When 64-slice computed tomography (CT) systems were introduced nearly a decade ago, they were purchased in large numbers to upgrade older 16-slice systems and soon became the new standard of care. Soon after that boom period for CT, sales abated due to the economic slowdown and the uncertainty of future reimbursements due to U.S. healthcare reform. This made many hospitals think hard about replacing CT systems as frequently as they had previously, with many extending the service life from five years to 10 or more. The conversion to a value-based payment healthcare system and concerns over radiation dose also have changed what hospitals look for in return on investment, cost-effectiveness, efficiency and increasing patient safety. This is the setting as many providers now begin thinking about replacements for their older, first generation 64-slice systems.
This article offers a brief outline of some of the newest capabilities, trends and advances of the current generation CT systems.
Higher Slice Systems
After the introduction of 64-slice systems, some vendors introduced higher slice systems in an effort to improve image quality, reduce scanning times, eliminate stitching artifacts and to freeze cardiac and respiratory motion. Today, several vendors offer premium 80-, 128-, 256-, 320- and 640-slice systems in addition to their workhorse 64-slice models. Critics of these systems say 64-slice CT can accomplish any scanning tasks without the increased price tag of the larger slice systems. Supporters of higher slice systems cite their utility in scanning particular types of patients. With children, the speed of these systems can freeze motion, increase image area coverage, reduce radiation exposure and reduce the need for repeat scans. The systems also benefit cardiac scans, where the motion of the heart and breathing is less of a concern because the scans are completed in milliseconds. The larger imaging area of these systems enable whole organ imaging in a single rotation of the gantry, without the need to stitch multiple images together.
New Detector Technology
In the past few years, GE Healthcare, Philips, Siemens and Toshiba introduced new detector technology for their CT systems that uses microelectronic circuits. This technology reduces electronic noise and enables sharper images. GE, Philips and Siemens also have introduced new detectors to enable dual-energy spectral imaging on their newest generation CT systems.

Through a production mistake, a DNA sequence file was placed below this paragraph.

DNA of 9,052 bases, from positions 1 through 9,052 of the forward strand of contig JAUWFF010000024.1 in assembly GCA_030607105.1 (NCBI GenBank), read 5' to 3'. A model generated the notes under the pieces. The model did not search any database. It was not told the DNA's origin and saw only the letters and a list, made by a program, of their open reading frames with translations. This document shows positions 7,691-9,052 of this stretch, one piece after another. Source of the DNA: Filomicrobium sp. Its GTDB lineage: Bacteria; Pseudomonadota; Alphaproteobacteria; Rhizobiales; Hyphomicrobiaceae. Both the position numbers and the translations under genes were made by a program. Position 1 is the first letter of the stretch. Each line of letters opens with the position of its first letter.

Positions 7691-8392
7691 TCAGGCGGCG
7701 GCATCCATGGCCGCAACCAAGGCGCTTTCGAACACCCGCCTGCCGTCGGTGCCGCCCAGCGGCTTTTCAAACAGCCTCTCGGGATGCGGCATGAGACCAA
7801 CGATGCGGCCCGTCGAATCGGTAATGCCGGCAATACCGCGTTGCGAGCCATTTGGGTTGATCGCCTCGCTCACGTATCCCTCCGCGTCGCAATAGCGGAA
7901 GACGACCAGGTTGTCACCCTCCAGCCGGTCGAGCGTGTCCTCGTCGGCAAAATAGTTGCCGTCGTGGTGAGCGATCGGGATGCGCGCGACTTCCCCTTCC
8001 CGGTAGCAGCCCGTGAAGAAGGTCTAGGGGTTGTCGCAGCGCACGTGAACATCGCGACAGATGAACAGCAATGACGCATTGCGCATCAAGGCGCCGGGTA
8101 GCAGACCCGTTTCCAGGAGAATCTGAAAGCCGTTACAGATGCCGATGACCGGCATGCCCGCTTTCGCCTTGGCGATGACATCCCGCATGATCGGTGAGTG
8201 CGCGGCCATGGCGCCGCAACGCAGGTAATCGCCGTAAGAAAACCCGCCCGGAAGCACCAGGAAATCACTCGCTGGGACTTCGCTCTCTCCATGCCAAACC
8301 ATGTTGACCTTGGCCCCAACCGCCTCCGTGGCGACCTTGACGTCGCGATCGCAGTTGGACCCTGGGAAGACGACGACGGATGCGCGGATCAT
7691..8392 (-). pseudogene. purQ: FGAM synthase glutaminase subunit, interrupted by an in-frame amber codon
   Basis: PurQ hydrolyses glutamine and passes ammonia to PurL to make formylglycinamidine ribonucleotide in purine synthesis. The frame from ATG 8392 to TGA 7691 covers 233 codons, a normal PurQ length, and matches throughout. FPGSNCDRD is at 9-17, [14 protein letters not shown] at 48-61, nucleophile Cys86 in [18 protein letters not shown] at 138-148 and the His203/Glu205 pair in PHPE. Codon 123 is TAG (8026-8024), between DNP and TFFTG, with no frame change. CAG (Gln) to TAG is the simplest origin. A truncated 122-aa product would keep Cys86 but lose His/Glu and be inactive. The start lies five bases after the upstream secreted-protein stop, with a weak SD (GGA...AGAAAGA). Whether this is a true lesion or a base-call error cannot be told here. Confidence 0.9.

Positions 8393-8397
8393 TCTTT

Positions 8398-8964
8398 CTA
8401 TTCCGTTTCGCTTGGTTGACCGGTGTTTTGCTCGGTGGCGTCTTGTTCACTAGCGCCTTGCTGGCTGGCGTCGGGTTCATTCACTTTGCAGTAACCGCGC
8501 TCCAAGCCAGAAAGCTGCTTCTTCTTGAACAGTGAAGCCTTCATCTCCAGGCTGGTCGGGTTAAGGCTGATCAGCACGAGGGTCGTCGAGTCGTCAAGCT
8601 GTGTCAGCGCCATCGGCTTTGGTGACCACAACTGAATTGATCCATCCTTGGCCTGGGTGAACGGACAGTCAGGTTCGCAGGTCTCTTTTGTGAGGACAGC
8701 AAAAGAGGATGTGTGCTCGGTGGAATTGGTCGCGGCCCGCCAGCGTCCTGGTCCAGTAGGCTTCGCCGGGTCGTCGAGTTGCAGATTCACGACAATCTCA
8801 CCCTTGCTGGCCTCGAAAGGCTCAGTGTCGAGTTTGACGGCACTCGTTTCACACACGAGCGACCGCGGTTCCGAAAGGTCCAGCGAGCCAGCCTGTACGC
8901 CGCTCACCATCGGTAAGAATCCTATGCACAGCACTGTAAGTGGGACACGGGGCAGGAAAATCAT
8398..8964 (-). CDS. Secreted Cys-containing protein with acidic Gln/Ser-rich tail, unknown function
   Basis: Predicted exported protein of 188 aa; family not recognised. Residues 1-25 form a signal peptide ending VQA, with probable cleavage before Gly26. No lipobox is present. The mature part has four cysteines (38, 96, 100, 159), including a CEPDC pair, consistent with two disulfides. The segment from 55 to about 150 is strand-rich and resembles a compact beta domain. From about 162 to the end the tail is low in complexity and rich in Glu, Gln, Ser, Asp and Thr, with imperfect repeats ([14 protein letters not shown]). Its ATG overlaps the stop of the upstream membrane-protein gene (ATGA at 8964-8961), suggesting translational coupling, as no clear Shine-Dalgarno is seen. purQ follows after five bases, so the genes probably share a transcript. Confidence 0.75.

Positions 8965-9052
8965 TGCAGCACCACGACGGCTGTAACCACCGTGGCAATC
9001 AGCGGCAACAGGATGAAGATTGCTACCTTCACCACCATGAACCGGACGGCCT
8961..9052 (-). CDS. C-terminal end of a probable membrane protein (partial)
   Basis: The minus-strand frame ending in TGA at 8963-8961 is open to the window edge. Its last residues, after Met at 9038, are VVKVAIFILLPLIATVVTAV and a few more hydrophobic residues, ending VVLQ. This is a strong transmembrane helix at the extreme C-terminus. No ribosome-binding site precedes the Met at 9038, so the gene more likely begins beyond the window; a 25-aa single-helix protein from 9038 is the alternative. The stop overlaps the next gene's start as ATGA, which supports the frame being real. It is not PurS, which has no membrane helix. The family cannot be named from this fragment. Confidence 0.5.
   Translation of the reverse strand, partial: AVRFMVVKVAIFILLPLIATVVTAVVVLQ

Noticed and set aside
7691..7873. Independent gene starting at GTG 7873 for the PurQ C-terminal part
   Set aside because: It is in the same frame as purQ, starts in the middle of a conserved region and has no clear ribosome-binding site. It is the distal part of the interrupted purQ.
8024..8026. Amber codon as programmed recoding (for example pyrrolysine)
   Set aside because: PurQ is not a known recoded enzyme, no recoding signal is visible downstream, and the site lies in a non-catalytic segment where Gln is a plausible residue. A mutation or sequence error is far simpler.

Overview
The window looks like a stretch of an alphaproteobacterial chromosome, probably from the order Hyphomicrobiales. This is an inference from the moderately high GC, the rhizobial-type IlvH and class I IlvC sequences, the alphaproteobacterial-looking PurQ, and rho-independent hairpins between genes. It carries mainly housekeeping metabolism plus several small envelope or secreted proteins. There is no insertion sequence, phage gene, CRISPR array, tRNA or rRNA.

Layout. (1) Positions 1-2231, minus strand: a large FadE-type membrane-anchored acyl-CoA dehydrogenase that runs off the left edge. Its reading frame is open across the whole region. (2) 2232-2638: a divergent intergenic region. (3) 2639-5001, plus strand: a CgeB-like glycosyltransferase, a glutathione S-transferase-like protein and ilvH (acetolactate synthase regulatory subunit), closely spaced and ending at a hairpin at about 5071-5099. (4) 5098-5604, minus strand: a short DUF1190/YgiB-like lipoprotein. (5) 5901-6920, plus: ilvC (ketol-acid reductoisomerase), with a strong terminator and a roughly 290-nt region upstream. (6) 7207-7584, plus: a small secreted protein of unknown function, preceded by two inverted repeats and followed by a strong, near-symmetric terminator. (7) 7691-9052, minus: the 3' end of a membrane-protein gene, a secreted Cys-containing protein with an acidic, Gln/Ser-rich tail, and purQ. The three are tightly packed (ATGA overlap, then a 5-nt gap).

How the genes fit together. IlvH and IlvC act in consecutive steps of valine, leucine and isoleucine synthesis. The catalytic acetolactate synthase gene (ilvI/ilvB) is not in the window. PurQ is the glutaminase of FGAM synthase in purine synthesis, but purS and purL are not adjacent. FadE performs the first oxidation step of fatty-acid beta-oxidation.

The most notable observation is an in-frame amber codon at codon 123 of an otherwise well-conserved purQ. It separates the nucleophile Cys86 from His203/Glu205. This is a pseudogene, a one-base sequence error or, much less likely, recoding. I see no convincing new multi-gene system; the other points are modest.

Until recently, all CT systems reconstructed images based on filtered back projection because it was fast and could be accomplished in a reasonable amount of time using older computer technology. However, with rapid advances in computing power and the reduction in costs for that power, all the major CT vendors now offer iterative image reconstruction. This software revises the image over and over with multiple iterations to clean up artifacts and clarify the image pixel by pixel. This enables diagnostic image clarity on low dose scans that was previous not possible. This enables CT scanning at much lower doses that a decade ago.
An illustration of how this can impact dose has been seen in cardiac scans, which 10 years ago averaged 20-30 mSv, but today can routinely be performed at less than 5 mSv. Some centers using the latest iterative reconstruction software in combination with the latest scanner detector technology now routinely perform cardiac CT with doses of less than 1 mSv.
CT Lung Screening
In August, GE Healthcare became the first vendor with a U.S. Food and Drug Administration (FDA)-cleared low dose CT lung cancer screening option. The U.S. Preventive Services Task Force (USPSTF) recommend the use of low dose CT lung cancer screening for high-risk individuals in December 2013. Additionally, Medicare has now approved reimbursement for its beneficiaries who are eligible for the use of low dose CT lung cancer screening in high-risk patients. GE Healthcare’s new low-dose screening reference protocols are tailored to the CT system, patient size, and the most current recommendations from a wide range of professional medical and governmental organizations.
GE said all new 64-slice and greater CT scanners, and most of the 16-slice CT scanners that GE Healthcare sells, are now qualified CT lung screening systems and will include the new screening option. The solution is also available for some GE scanners currently in use.
Spectral CT Imaging